Downright Prescient

by Gail Robinson
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Two Carnegie fellows, some political pundits, and a brace of cable news prognosticators walk into a bar …
Picture This! As the crowd takes photos, Republican presidential candidate Donald Trump speaks at a rally in Atkinson, New Hampshire, November 4, 2016. (Photo: John Tlumacki/The Boston Globe via Getty Images)

Regardless of their politics, most Americans can agree on one thing about the 2016 presidential election: political pundits and forecasters suffered a humiliating defeat.

They are neither pollsters nor television cable news panelists — and they did not predict Donald Trump’s victory — but demographer Kenneth Johnson and election law expert Nathaniel Persily did better than most. Many months before Trump received the Republican nomination, these two 2016 Carnegie fellows identified key developments that contributed to Trump’s election. Today their work is attracting attention and making both fellows seem downright prescient.

In 2015 Kenneth Johnson, a professor at the University of New Hampshire, proposed to study rural America, notably the changes that the Great Recession had brought to the 74 percent of U.S. land area that is home to 46 million people. Way back in 2015, says Johnson, rural America, was “outside the spotlight of where all the media and foundation attention tends to be.” It has, though, been Johnson’s field of expertise since he received his doctorate in the 1970s.

Trump’s victory gave Johnson’s area of expertise immediacy among a broader public. “The 2016 election turned out to be a great indicator that rural America still matters in the political process,” he says. Delving into the results with political scientist Dante Scala, Johnson found that while Republicans generally tend to do better than Democrats in rural America, Clinton did particularly badly. He and Scala are now probing the reasons why.

Packed to the Rafters Supporters of Donald Trump wait for him to take the stage at Stevens High School in Claremont, New Hampshire, January 5, 2016. The campaign rally filled the school gym with fans of the Republican front runner. (Photo: Scott Eisen/Getty Images)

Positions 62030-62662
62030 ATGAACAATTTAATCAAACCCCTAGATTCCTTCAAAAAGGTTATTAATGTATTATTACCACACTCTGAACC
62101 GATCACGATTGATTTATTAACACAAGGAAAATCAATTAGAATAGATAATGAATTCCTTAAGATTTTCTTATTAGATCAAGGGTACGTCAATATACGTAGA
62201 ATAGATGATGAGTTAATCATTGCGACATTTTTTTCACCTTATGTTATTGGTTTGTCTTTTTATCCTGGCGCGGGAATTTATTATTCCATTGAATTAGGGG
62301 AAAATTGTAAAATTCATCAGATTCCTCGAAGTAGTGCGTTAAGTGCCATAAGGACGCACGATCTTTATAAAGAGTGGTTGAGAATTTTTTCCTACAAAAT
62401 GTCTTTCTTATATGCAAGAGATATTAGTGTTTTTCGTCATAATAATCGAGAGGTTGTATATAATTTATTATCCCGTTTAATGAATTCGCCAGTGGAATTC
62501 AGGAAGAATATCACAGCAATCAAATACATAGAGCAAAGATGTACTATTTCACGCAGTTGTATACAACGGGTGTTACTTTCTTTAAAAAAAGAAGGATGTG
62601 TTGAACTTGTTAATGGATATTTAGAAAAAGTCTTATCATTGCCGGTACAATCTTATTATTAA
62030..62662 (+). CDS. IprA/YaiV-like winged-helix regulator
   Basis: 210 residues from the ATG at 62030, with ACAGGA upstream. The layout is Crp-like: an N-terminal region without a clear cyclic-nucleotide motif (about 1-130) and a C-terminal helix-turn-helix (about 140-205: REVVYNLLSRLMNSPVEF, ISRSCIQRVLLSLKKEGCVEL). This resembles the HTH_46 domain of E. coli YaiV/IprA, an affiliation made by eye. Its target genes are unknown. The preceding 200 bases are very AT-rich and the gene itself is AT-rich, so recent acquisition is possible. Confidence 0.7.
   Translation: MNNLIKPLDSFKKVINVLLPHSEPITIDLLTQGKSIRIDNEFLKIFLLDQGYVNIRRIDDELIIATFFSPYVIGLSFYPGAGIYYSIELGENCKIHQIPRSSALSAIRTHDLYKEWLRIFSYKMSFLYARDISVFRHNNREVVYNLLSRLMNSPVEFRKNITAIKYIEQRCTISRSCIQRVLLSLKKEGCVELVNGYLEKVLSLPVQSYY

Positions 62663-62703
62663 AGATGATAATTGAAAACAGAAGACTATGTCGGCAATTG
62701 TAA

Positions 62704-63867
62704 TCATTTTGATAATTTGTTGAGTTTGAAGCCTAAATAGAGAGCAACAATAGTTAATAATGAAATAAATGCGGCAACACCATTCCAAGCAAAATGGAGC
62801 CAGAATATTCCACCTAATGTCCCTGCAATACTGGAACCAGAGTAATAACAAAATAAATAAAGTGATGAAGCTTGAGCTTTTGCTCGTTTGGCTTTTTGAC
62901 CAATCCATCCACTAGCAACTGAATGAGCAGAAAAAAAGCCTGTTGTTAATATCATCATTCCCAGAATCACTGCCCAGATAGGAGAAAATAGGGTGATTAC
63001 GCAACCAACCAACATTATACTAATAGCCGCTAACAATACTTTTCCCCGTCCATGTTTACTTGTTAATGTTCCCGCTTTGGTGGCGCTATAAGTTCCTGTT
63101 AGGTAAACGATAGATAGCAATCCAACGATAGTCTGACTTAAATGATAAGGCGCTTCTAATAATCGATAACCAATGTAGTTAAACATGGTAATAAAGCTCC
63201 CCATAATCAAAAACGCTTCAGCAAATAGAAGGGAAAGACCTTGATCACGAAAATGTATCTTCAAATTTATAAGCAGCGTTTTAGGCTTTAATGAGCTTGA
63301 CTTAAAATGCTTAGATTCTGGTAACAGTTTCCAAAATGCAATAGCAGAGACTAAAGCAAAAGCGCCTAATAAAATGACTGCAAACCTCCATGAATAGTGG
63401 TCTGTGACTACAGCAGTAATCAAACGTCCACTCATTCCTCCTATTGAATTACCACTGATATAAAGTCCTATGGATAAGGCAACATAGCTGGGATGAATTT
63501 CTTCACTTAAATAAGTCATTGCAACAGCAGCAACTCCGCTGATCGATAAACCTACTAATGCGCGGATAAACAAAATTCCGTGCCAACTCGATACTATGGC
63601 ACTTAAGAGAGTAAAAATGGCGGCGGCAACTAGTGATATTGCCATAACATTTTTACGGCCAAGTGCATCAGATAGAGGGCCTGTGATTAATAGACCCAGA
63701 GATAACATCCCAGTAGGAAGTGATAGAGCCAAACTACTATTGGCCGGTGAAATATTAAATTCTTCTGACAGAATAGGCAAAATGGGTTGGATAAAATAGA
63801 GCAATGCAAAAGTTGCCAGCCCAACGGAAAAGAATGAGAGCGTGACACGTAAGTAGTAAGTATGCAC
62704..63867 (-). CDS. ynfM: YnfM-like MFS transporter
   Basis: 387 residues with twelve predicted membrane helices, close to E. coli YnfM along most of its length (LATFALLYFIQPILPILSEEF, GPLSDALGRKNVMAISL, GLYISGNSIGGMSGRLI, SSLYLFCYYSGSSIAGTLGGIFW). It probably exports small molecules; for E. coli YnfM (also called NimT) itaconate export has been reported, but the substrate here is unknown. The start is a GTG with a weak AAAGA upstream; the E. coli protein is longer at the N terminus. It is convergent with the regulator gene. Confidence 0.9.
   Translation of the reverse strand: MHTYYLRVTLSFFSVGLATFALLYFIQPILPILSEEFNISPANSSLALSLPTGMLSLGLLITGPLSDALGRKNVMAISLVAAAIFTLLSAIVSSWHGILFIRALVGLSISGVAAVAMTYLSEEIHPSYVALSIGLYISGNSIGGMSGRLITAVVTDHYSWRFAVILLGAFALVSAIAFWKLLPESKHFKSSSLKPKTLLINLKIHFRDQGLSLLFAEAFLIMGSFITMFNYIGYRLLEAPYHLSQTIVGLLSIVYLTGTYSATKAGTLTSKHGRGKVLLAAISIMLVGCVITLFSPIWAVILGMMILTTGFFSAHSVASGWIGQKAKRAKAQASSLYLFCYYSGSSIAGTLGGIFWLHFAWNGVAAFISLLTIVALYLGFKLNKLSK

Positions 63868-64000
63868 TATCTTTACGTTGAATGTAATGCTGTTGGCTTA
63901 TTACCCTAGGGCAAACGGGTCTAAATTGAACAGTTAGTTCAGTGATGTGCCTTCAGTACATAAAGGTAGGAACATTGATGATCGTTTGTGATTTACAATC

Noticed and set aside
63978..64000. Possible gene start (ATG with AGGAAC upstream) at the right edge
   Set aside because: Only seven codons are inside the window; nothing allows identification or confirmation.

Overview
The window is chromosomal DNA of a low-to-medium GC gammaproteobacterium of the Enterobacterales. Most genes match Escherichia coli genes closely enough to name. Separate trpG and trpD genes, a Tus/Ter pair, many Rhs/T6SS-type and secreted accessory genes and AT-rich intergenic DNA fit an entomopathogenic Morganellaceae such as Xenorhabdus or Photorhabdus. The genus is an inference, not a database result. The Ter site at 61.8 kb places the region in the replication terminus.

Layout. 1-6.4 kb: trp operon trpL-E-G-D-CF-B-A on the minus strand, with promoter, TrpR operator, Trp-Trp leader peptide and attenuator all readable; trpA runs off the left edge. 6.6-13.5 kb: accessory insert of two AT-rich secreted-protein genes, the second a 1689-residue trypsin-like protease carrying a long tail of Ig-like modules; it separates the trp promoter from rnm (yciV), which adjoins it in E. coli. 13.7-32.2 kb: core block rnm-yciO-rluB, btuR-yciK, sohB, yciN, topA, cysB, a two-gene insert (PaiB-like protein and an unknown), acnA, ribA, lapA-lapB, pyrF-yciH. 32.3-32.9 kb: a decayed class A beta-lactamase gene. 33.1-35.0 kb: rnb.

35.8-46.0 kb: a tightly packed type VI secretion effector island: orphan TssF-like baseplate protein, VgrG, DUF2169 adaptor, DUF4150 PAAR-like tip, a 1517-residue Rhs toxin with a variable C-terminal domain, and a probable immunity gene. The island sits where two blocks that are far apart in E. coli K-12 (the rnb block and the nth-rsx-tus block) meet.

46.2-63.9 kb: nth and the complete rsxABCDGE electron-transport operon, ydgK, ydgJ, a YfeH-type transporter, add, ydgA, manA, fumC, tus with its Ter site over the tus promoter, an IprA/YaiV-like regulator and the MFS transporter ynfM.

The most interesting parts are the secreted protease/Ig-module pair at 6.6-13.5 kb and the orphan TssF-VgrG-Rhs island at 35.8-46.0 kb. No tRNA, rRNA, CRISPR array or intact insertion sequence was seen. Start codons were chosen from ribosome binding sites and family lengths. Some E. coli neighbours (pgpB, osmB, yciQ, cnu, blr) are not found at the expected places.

As reporters rushed to cover a population they had long ignored, some made mistakes, such as assuming all rural people work in agriculture or have little education. The biggest error, according to Johnson, was “lumping all of rural America together.… People who can discuss the subtleties separating Manhattan’s Upper East Side from its Upper West Side somehow think all of rural America is alike.”

Meanwhile, in 2015, Stanford law professor Nathaniel Persily had been considering how — with the advent of the Internet — campaign finance regulation needed to change. When he received his Carnegie award, Persily expected that, from a digital perspective, the likely narrative for discussing the 2016 campaign would revolve around a Clinton victory and focus on digital campaign geniuses, small-dollar fundraising, and microtargeting. It did not quite work out that way.

“With the deterioration in democratic values occurring both on- and offline, we should not expect technology to rescue us from the historical and sociological forces currently threatening democracy.”
— Nathaniel Persily

Before the election, few saw the digital age as a “political Utopia,” says Persily, but since 2016, “people see it as more dystopian.” His project has shifted to address this concern. Discussing his research, he observes, “The whole Russia incursion is a result of the Internet not just here, but elsewhere. The web is worldwide.” The Internet, he believes, poses a unique threat to democracy because of a number of factors, including the volume of material, the speed at which “information” spreads, the lack of gatekeepers, and anonymity.

While technology has exposed what Persily calls “the soft underbelly of democracy,” his project focuses on how we might respond and make our institutions less vulnerable. Some of his suggestions, such as deleting or censoring hate speech and trying to crowd out false stories with better quality news, are already used in a number of countries. Others, such as creating digital “trip wires” to delay the spread of stories, are more novel.

Persily acknowledges that any change is challenging when things are moving so fast, and that such fixes cannot begin to solve all democracy’s problems. As he wrote in “Can Democracy Survive the Internet?” (an essay published in the Journal of Democracy, April 2017): “With the deterioration in democratic values occurring both on- and offline, we should not expect technology to rescue us from the historical and sociological forces currently threatening democracy, even if that same technology facilitated the disruption in democratic governance in the first instance.”

Learn More: Andrew Carnegie Fellows Program

See complete list of the 2018 Andrew Carnegie Fellows

Gail Robinson is a freelance writer specializing in education and public policy and an adjunct lecturer at Baruch College, City University of New York.

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